How do plans to reopen schools differ across the UK?
Schools, colleges and nurseries across the UK closed more than eight weeks ago due to the coronavirus outbreak, remaining open only for vulnerable pupils and the children of key workers.
Boris Johnson unveiled proposals to allow more children in Reception, Year 1 and Year 6 to return to school in England from as early as June 1 as part of his strategy for easing lockdown restrictions.
But the devolved administrations in Scotland, Northern Ireland and Wales have adopted different approaches to sending children back to the classroom.
So what are the plans for the different nations?
The Scottish Government aims to have all children back in schools on a part-time basis on August 11.
Teachers will return to school during June to prepare for the attendance of pupils, while there will be support where available for pupils moving into primary 1 or moving from primary to secondary school.
Education Secretary John Swinney said parts of the school estate could be expanded to allow social distancing to be observed, and community and leisure centres, conference halls and libraries could be used to allow pupils to spend more time with teachers.
Schools will reopen towards the end of the summer holidays in Scotland, but children will return to a “blended model of part-time in-school and part-time at-home learning” to allow for social distancing.
Scotland's lockdown to be eased - but schools won't return until August
Schools should reopen as soon as safe to do so, doctors’ union says
All children are intended to restart classes on a phased basis, involving a mixture of physical attendance and remote learning, in September if enough progress is made in curbing coronavirus.
But the education minister has said schools in Northern Ireland could reopen to pupils preparing for exams in the third week of August.
Those studying for major public tests and transfer from primary to post-primary schools would be among the first to return to classes under an envisaged phased reopening, Peter Weir said.
Exams for entrance to post-primary schools are due to be held two weeks later this autumn to allow more time for primary teachers to catch up on lost lesson time since the school closures.
The Welsh Government has not given any dates for when the country can expect schools to reopen.
Wales’ plan to exit the lockdown sets out that restrictions will be eased through three stages – red, amber and green – and each of the stages will see a “cautious” lifting of measures.
If the virus remains under control, the amber zone would follow and include allowing priority groups of pupils to return to school. Further control of the virus would move the country into the green zone, allowing all education to resume.
Education minister Kirsty Williams said she would refuse to set an “arbitrary date” for a return to schools, saying the Government first needed to see more evidence about the disease.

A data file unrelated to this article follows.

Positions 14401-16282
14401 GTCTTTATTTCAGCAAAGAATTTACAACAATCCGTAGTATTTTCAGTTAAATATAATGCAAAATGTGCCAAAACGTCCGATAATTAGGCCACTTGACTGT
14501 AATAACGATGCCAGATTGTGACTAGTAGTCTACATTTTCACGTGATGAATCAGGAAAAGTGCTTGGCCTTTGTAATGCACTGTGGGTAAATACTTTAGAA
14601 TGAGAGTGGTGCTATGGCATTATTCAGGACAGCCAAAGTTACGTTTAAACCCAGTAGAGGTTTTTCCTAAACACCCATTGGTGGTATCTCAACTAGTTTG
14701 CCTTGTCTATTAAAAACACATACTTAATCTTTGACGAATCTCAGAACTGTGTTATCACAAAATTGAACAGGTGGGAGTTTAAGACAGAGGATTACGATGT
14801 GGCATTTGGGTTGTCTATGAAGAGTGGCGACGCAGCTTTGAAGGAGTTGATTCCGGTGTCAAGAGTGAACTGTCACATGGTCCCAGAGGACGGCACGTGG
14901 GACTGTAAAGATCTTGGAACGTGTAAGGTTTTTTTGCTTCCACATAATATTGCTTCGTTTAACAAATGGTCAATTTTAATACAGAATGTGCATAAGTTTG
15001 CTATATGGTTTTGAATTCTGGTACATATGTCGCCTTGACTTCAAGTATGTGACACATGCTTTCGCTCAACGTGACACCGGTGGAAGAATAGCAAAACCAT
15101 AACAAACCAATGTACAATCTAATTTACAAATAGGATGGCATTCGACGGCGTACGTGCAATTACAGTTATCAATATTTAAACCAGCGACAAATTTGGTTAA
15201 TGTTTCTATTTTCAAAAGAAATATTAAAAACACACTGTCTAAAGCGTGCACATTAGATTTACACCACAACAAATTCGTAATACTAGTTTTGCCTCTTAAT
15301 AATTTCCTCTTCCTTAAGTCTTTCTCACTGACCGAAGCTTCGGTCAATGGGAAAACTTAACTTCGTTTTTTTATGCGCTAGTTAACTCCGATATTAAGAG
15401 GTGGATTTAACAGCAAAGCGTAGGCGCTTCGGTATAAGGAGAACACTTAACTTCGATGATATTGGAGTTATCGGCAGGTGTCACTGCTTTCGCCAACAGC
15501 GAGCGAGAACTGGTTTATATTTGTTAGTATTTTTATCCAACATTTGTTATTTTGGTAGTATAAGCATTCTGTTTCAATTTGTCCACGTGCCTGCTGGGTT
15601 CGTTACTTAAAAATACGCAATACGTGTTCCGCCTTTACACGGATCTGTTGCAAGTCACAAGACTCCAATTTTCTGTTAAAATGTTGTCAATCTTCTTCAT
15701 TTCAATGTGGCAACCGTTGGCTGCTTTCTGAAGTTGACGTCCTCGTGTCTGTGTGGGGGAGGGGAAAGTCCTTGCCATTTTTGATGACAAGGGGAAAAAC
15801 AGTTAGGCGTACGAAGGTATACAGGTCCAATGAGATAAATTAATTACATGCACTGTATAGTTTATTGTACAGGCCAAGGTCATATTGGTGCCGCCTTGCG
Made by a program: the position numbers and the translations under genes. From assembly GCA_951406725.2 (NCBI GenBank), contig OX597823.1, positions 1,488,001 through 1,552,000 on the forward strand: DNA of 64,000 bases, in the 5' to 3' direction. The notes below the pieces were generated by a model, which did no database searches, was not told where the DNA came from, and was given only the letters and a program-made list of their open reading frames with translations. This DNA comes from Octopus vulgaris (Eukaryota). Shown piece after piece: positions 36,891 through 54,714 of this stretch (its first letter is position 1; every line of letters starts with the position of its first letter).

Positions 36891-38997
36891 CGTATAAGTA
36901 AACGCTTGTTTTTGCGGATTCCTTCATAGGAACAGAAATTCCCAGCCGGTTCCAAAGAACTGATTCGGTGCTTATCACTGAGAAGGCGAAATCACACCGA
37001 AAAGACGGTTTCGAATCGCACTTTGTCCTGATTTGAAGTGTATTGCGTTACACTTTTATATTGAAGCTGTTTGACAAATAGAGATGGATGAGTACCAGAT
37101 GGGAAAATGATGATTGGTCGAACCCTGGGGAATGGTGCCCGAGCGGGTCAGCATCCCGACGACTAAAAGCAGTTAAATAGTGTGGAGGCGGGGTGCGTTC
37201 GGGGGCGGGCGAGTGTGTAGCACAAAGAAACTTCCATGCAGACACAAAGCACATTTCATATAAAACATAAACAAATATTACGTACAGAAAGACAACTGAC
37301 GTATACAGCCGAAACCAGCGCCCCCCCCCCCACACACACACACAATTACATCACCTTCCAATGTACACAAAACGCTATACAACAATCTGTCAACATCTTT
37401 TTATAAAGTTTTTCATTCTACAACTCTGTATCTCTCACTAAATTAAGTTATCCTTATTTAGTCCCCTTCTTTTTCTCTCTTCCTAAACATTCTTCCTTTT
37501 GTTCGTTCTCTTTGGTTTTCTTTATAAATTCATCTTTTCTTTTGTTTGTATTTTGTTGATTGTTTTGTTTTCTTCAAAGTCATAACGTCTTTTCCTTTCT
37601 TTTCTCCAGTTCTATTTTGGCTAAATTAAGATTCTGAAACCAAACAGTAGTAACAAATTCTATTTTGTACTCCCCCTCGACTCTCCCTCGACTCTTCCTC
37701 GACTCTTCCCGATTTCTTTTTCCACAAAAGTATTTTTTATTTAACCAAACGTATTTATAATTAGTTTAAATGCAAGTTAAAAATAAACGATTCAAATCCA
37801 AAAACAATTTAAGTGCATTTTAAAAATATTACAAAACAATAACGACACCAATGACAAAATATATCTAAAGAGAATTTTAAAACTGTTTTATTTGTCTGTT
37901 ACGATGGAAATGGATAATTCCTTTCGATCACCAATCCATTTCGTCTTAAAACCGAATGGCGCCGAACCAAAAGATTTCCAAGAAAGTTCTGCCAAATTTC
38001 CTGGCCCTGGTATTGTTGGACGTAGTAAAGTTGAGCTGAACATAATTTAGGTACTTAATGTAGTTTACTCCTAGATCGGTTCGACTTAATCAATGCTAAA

Despite widespread criticism, the Government expects pre-school children to be able to return to early years settings, and for Reception, Year 1 and Year 6 pupils to be back in school, from the start of next month.
Young children could start returning to nurseries and primary schools in England from June 1, with the Government aiming for all primary school pupils to go back for a month before the summer holidays.
The Government has also said secondary schools and colleges should aim to offer some “face-to-face contact” with Year 10 and 12 students who have key exams next year during the summer term.
A final decision on whether to go ahead with reopening schools is expected to be taken by the Government on or before May 28 after the most up-to-date scientific evidence has been reviewed.
Are there different approaches to reopening among schools in England?
Ministers have came under growing pressure from councils, predominantly by Labour-run local authorities in the north of England, who have ruled out a wider reopening from June 1.
It is likely that local authority-run primary schools in England will look closely at what their council has to say before deciding whether to reopen on the first week of June.
A number of councils, alongside teaching unions, have been calling for the scientific evidence underpinning the decision to reopen schools in England to be published, which is now expected on Friday.
Academies, which are state schools that are not run by councils, could follow the advice of their local authority, or they may make their own decisions on whether to stick to the Government’s time scale.
But already a number of chief executives of academy chains have said schools must reopen soon to avoid “irreparable” damage to vulnerable children.
Steve Chalke, founder of the Oasis Trust, which has 35 primary schools, said the trust plans to admit more pupils to its schools from June 1 as he said it is “common sense” to create an opportunity for pupils to return to school.
Sir Steve Lancashire, chief executive of REAch2, the largest primary academy chain in England, also plans to open all their schools for the priority year groups.
Some private schools may consider keeping children in Year 6 at home when schools reopen more widely, an independent school chief has suggested.
Christopher King, chief executive of the Independent Association of Prep Schools (Iaps), which has more than 600 members, said he expects the vast majority of members in England to reopen to more pupils from June 1.
But he said some private schools may decide to remain closed to Year 6 pupils who can continue their virtual learning at home.
Mr King also warned that it may be difficult for some independent schools to open if they are located in local authorities advising against a June 1 reopening.